I took a day trip to Newburgh, NY today, and the first stop in town was a visit to the Motorcyclepedia Museum on Lake Street. While it looks like a relatively large building from the outside, it seems even bigger on the inside, with over 400 motorcycles spread out over two floors totaling 85,000 square feet.
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The museum is a family affair: Jerry Doering and his son Ted amassed this collection over a period of 60 years, with Jerry buying his first motorcycle - a 1929 Indian Scout - in 1947. He was fond of Indian motorcycles and bought several more, eventually realizing he was on his way to building a significant collection. He started filling in models from different years to the point where the collection now has one from every year between 1901 and 1953, which is the timeline of the original Indian Motorcycle Manufacturing Company from Springfield, MA.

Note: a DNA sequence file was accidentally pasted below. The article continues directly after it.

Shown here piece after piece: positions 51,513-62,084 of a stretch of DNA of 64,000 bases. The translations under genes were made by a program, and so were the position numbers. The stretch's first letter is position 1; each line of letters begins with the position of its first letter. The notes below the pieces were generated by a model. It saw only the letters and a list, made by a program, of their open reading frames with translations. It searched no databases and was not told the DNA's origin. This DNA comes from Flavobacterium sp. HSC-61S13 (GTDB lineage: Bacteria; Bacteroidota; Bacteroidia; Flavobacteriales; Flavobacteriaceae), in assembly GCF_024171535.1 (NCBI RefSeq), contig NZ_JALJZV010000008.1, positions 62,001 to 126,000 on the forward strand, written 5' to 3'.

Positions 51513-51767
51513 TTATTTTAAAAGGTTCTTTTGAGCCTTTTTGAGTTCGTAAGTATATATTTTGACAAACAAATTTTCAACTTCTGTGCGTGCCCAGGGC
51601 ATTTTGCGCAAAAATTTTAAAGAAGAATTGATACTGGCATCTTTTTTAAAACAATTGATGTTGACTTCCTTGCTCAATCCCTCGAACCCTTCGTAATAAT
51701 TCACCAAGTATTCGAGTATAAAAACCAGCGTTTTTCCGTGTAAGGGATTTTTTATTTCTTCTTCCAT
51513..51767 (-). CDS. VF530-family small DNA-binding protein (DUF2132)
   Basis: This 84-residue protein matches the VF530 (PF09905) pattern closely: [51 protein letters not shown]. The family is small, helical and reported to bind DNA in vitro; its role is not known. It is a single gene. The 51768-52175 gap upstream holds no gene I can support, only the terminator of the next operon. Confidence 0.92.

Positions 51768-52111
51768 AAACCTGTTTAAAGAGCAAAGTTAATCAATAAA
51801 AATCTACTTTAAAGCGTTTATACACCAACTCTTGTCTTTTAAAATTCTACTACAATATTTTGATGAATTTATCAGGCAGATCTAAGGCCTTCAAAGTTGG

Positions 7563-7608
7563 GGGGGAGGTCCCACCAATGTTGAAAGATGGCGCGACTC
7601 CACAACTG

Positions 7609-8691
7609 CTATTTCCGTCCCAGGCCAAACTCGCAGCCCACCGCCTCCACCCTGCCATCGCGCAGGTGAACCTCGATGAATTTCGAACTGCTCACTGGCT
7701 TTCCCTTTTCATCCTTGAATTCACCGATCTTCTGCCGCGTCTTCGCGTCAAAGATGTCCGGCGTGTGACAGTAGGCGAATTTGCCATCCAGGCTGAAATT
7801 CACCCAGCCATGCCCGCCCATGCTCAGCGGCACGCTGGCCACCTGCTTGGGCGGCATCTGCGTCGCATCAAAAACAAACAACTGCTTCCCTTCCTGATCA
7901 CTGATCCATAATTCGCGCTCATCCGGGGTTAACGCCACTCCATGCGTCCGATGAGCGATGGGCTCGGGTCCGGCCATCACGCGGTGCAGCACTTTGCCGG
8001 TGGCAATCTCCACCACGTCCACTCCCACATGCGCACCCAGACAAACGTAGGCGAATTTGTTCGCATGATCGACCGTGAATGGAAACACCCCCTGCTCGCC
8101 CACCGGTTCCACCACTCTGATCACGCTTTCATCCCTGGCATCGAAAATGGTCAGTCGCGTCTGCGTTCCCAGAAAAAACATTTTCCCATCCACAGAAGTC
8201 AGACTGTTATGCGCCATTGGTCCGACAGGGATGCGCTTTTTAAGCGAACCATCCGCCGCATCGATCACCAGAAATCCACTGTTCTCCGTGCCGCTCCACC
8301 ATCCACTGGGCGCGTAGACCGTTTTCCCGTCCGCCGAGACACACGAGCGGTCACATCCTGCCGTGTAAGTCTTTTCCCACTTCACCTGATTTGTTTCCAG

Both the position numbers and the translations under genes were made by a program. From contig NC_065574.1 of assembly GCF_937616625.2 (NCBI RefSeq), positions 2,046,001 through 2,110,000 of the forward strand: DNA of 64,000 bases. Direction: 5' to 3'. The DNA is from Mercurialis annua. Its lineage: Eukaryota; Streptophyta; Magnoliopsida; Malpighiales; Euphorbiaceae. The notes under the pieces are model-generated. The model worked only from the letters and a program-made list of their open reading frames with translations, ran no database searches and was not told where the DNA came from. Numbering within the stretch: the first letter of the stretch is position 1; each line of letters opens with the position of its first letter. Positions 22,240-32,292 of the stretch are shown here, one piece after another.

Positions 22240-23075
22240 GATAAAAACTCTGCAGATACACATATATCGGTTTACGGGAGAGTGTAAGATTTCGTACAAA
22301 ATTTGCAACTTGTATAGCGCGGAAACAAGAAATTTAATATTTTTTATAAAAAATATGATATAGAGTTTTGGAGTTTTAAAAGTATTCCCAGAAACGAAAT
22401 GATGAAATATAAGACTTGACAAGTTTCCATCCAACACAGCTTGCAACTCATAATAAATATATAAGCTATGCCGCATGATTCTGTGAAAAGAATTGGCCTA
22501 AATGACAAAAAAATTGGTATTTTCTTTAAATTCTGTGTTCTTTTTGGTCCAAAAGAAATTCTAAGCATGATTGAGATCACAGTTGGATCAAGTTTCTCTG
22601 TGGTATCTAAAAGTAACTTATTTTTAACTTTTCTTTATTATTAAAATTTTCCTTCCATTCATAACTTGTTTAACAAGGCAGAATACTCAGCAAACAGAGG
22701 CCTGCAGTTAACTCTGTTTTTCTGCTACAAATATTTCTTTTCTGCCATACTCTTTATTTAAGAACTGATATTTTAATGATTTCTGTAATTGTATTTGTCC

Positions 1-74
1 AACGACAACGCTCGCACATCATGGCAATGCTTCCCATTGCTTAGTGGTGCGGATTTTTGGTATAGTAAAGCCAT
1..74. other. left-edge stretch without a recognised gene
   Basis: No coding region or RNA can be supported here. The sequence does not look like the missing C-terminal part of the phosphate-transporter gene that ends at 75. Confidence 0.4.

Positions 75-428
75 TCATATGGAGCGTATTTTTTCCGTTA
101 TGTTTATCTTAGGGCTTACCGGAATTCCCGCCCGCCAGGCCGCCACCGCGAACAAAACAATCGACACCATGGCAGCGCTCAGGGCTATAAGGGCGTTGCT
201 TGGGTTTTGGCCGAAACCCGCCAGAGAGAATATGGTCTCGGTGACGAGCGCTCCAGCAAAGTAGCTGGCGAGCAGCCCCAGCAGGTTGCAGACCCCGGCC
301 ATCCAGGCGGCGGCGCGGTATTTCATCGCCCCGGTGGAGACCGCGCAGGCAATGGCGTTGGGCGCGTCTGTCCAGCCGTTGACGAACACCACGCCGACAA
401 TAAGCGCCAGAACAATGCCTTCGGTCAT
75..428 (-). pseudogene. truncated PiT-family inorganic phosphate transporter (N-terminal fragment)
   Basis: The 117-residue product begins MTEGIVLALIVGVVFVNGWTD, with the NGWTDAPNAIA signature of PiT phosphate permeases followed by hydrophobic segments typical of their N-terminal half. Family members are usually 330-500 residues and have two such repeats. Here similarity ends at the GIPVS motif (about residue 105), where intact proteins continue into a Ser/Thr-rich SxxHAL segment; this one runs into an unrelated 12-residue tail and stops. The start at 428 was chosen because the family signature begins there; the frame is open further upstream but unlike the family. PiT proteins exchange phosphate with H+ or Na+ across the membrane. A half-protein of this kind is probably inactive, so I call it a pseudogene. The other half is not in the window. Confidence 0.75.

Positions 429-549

The Indian motorcycles hold some personal interest for me, because my Dad told me years ago that he owned an Indian back in either the late 1950s or early 1960s. Unfortunately, I’m not sure what year or model he had, but it was fun today to imagine him owning any one of these motorcycles, as they were an impressive collection. The bikes at the top of the page are a green 1926 “Prince” Indian next to a red 1927 Indian, also a “Prince.” Below are two views of a blue 1947 Indian “Chief 347” with sidecar, one view from each side with an inset detail of the Indian head ornament from the wheelcover of the sidecar.
Here's a pair of vintage Indian motorcycle logos, as seen on the gas tanks of two different bikes. Below left is an Indian logo on the gas tank of a 1929 Indian GP/101 Scout, and below right is an Indian logo on a 1937 74ci "Chief" model Indian motorcycle.
There's a lot more to share from the visit to the Motorcyclepedia Museum ... here's an introduction to the "Wall of Death" motordrome.